Wake up daily to our latest coverage of business done better, directly in your inbox.


Get your weekly dose of analysis on rising corporate activism.


The best of solutions journalism in the sustainability space, published monthly.

Select Newsletter

By signing up you agree to our privacy policy. You can opt out anytime.

Leon Kaye headshot

Tanning Salon Owners: Obamacare Killed the Tanning Bed

By Leon Kaye

Despite her ongoing email controversy and Donald Trump’s relatively tame rhetoric over the past few days, Hillary Clinton is gaining in the polls and is even putting some reliably red states in play. But there is one demographic Hillary cannot count on: tanning salon owners.

Obamacare, tanning salon owners are saying, is killing their industry. And according to a recent Associated Press investigation, there will be hell to pay when the artificially-bronzed confront the ballot box come November.

The collapse of this industry, say the salon owners, comes from the “taxable indoor tanning service” stipulation tucked into the Patient Protection and Affordable Care Act (ACA, commonly known as Obamacare). First surging in popularity during the 1980s, the tanning industry had managed to hold on, thanks in large part to the personalities in reality shows such as "Keeping Up With the Kardashians" and "Jersey Shore." But the way the tax is written into law, there is no escaping this levy. Tanners are refusing to pay the extra charge on such services, and are walking out the doors instead.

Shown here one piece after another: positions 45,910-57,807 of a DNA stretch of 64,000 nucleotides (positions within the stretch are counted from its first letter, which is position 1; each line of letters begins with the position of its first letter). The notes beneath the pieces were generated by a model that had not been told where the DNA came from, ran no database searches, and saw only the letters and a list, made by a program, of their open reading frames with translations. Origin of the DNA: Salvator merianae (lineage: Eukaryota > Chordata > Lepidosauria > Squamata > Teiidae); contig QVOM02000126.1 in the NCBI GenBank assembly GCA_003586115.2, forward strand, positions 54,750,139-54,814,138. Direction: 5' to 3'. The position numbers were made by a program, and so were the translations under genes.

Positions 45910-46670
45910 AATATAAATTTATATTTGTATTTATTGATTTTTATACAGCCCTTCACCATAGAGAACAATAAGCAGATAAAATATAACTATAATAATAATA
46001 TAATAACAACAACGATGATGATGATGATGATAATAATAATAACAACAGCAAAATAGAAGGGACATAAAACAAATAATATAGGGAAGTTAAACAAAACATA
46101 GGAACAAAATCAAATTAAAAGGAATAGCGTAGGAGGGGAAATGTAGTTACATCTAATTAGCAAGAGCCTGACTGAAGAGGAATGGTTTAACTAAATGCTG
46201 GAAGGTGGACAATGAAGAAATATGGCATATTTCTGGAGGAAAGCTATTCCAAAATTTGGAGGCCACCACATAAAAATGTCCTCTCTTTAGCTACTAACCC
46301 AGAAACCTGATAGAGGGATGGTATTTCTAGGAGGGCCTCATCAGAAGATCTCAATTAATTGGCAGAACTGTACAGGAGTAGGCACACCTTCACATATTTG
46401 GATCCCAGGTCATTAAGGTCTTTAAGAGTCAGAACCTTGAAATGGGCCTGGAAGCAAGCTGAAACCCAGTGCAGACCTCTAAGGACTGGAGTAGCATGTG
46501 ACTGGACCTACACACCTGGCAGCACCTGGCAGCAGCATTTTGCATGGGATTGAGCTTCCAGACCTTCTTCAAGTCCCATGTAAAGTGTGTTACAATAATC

Any service that employs one or more electronic ultraviolet lamps, with wavelengths in air between 200 and 400 nanometers that induces tanning, is subjected to a 10 percent federal tax. The IRS mandates this fee even if such a facility is classified as a “qualified physical fitness facility.” In other words, if one tans at the gym, he or she is still required to pay this tax. Spray tans, topical creams or lotions, however, are exempt from this fee (just don't wear white for a few days).